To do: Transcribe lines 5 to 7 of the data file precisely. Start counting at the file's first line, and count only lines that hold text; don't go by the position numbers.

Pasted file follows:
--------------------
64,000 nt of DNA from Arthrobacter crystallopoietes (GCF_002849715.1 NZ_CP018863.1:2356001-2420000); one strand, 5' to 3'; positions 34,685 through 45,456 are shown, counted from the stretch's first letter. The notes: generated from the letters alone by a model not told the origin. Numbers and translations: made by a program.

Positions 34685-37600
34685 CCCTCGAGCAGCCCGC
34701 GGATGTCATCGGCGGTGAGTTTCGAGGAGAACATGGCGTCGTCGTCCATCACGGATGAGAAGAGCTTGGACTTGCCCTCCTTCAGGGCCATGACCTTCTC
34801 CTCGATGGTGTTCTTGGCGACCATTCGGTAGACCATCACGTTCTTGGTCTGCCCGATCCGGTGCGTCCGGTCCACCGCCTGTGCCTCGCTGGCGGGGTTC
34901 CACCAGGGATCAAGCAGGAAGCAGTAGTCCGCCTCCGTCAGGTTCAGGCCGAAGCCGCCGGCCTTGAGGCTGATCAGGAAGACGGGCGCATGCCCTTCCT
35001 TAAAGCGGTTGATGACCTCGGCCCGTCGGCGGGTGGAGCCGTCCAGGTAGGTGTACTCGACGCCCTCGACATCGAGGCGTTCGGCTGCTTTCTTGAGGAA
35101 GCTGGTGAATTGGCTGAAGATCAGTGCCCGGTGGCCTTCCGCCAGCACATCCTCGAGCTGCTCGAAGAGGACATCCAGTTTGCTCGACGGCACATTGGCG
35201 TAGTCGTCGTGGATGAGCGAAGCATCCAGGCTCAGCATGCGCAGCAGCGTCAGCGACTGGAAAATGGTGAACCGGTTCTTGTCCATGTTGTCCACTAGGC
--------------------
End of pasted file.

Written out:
34801 CTCGATGGTGTTCTTGGCGACCATTCGGTAGACCATCACGTTCTTGGTCTGCCCGATCCGGTGCGTCCGGTCCACCGCCTGTGCCTCGCTGGCGGGGTTC
34901 CACCAGGGATCAAGCAGGAAGCAGTAGTCCGCCTCCGTCAGGTTCAGGCCGAAGCCGCCGGCCTTGAGGCTGATCAGGAAGACGGGCGCATGCCCTTCCT
35001 TAAAGCGGTTGATGACCTCGGCCCGTCGGCGGGTGGAGCCGTCCAGGTAGGTGTACTCGACGCCCTCGACATCGAGGCGTTCGGCTGCTTTCTTGAGGAA